Rosincrans is a good old fellow, I can tell you. Buell is an old rascal and should have been shot. We would no more dare to go into battle with his men than nothing. He would be shot down as quick as a rebbel, that shows what we think of Old Buell, as the soldiers call him. It is no use of keeping an officer in the field that is despised by his men. If an officer is brave, his men will be brave, but if the leader is cowardly, especialy when leading raw troops into battle, he will disgrace the men as well as himself. The way things are going on shows a lack somewhere. This lack is not in the men, but in the officers. If I was shure we would not get through in 2 years, I would joine the regular cavelry, the Genls. bodyguard, etc.
That likeness you got I sent about two months ago. Give my best respects to Grandmother. Dear Grandmother, I have not forgotten her.
I would like to see you all very much, but there is no chance of forlough at all, so I have to wait untill we get through. I believe that whenever the war does end, it will be all at once. One side or the other will give over all at once, the sooner the better for the country.
Nashville shows the effects of the war. She has her pay for her traitering. The men are most all gone to war and the women make their liveing any way they can. Nashville is a verry Soddom, it is a abomination. The soldiers tore down some of the devilsheds for brestworks, thus putting them to use.
In your letter you was very kind to ask if I had plenty of clotheing and even offered to send me boots. Thank you, I have a good pair of boots, plenty of all. I should be verry happy to step in and take supper with you, but I must wait a while.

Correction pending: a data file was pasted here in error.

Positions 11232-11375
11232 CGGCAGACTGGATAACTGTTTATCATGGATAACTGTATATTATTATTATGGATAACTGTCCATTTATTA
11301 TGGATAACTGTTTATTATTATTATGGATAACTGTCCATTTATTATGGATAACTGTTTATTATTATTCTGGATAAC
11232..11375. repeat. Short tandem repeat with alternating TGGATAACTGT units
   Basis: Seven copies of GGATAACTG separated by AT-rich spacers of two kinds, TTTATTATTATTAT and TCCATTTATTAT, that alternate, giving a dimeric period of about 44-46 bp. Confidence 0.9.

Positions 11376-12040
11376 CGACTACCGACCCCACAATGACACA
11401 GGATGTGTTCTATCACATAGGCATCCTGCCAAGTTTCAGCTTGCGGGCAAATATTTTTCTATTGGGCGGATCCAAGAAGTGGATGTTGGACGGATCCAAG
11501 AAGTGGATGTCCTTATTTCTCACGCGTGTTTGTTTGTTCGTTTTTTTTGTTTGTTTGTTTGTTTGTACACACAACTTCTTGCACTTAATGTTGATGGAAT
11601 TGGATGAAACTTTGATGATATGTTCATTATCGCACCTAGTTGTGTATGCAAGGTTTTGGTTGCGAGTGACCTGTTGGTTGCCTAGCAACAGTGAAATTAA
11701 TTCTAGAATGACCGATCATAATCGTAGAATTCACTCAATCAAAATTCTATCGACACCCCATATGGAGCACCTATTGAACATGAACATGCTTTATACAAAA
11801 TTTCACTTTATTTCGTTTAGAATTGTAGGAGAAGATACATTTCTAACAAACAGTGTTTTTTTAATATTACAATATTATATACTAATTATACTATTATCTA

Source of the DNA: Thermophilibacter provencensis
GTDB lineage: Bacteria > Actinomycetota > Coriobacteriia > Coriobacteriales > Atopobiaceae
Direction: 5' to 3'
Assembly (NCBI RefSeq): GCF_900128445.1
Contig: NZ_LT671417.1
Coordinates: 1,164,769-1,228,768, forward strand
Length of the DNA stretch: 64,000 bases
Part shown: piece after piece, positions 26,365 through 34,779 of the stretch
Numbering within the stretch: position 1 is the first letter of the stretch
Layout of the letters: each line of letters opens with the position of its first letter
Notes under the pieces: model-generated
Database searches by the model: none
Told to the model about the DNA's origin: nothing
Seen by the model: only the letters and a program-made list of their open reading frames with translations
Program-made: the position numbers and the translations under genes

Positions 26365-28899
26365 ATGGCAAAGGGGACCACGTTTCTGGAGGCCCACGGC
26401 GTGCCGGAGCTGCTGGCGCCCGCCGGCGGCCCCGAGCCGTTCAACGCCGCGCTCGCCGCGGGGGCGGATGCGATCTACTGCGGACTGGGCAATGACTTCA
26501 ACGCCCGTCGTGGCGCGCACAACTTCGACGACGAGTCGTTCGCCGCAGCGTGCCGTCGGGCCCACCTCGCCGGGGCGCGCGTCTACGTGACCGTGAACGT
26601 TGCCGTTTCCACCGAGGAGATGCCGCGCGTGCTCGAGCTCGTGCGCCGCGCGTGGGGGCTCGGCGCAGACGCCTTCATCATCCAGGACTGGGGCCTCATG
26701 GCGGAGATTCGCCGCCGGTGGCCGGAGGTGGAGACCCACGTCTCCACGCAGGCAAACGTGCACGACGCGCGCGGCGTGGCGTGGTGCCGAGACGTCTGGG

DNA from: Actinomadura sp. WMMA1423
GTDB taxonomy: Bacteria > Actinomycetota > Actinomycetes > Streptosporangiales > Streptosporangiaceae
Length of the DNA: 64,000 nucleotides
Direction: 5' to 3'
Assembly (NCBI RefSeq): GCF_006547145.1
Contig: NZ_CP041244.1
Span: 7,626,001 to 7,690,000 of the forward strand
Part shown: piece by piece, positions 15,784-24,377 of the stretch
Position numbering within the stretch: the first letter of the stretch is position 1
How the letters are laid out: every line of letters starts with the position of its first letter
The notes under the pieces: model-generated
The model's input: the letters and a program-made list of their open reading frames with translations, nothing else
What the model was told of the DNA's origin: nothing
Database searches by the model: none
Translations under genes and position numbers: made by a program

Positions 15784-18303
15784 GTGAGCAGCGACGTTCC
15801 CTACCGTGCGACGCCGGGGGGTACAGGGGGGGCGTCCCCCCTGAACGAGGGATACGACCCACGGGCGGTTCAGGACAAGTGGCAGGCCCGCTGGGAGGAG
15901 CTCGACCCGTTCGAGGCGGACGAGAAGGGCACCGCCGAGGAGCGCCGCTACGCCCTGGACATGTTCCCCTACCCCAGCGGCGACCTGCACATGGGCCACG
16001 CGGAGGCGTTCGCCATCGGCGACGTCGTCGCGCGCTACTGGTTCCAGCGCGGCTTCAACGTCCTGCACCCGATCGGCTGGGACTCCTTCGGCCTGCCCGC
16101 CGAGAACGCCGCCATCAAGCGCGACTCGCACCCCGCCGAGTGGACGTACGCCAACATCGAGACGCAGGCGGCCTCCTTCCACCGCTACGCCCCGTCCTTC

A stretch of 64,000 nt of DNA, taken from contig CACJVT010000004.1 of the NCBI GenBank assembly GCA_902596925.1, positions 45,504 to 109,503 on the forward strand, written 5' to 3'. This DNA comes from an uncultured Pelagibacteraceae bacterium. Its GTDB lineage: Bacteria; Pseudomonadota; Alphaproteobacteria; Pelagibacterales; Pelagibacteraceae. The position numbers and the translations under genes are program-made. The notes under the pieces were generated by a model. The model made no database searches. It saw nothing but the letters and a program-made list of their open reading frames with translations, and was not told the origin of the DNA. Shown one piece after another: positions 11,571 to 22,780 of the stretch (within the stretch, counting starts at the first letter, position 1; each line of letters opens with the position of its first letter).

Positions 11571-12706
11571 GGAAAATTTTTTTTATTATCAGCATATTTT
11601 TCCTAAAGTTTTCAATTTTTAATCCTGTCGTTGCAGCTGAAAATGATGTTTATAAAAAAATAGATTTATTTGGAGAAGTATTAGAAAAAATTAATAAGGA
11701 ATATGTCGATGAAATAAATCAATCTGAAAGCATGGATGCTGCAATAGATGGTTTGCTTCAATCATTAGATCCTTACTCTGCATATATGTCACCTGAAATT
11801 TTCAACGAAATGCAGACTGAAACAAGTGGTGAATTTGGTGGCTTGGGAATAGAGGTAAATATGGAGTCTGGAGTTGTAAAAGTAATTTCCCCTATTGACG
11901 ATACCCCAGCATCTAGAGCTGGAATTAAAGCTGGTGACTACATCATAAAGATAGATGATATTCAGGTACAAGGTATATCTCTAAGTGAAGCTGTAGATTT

Your welcome handwriting always comes with the rest. It always looks so charming. I tell you, when I get back we must a good old talk. You see, I have been through the mill. I know what I did not know before. It is fun to talk, but, but... I would like to see you verry much. I should like to see how much you have grown. I weigh from 150 to 160. What do you think of that. In your next letter tell me how heavy you are. I want to see how we correspond in that line. I am tough, but not muscular. Write soon. Let me know everything. Anything is interesting to me.
Camp Hamilton, Nashville
Dec 15, 1862
After a few more days at Nashville we have moved out sixty miles toward Murfreesboro, where we lie awaiting further orders. We are all glorying the enjoyment of health and only need the smiles of those at home to make us happy indeed. We have a very pleasant camp here, close to this cane brake. It affords plenty of sport for the soldiers in the line of bird hunting. About an hour before sun set clouds of robbins may be seen coming from every direction toward the cane brake, where they take up quarters for the night. As soon as it comes dark the boys slip the guard and with torch and shelalah they charge on the devoted red breast, who stare at the torch untill they are nocked of of the cane. Our mess had a pot pie of some 3 or 4 dozen of this species of songster (great dish that).
We have just received a lot of draftees, and they are in for 9 months, so they get out of the service sometime before we, the old twenty onesters, as we call ourselves. Hoorah for the new roll 21sters. With our recruits came a fine stand of colors and a banner, besides a couple of small flags, one red the other blue for line guides (all of silk). Our regiment makes a line of battle about 40 rods.
Did Reuben VanTassel ever write home that he took 5 prisoners and a stand of colors at Lavergne. The boys have the story here that he did write such things home. It may be just a report amongst the boys, but if he did write such a thing he wrote and untruth. Because you see, I was there myself and know all about it. When you write let us know. You see, Co. H was on the run all the time trying to flank the rebbels and he nor anyone else had such a chance as that in Co. H. There has been some talk of compromise and armistice, but I don't believe anything untill I see it myself. If there should happen to be an armistice for 6 months or a compromise and peace declared, why I expect I might get home by some of these days, but the way things are going on seem rather to predict a year or more or in other words, I expect to serve my term out. I send herein closed receipt 20$ and more before long if the paymaster comes soon.
Love to all the friends.
Liberty P. Warner
Elliott write, girls write, all all write.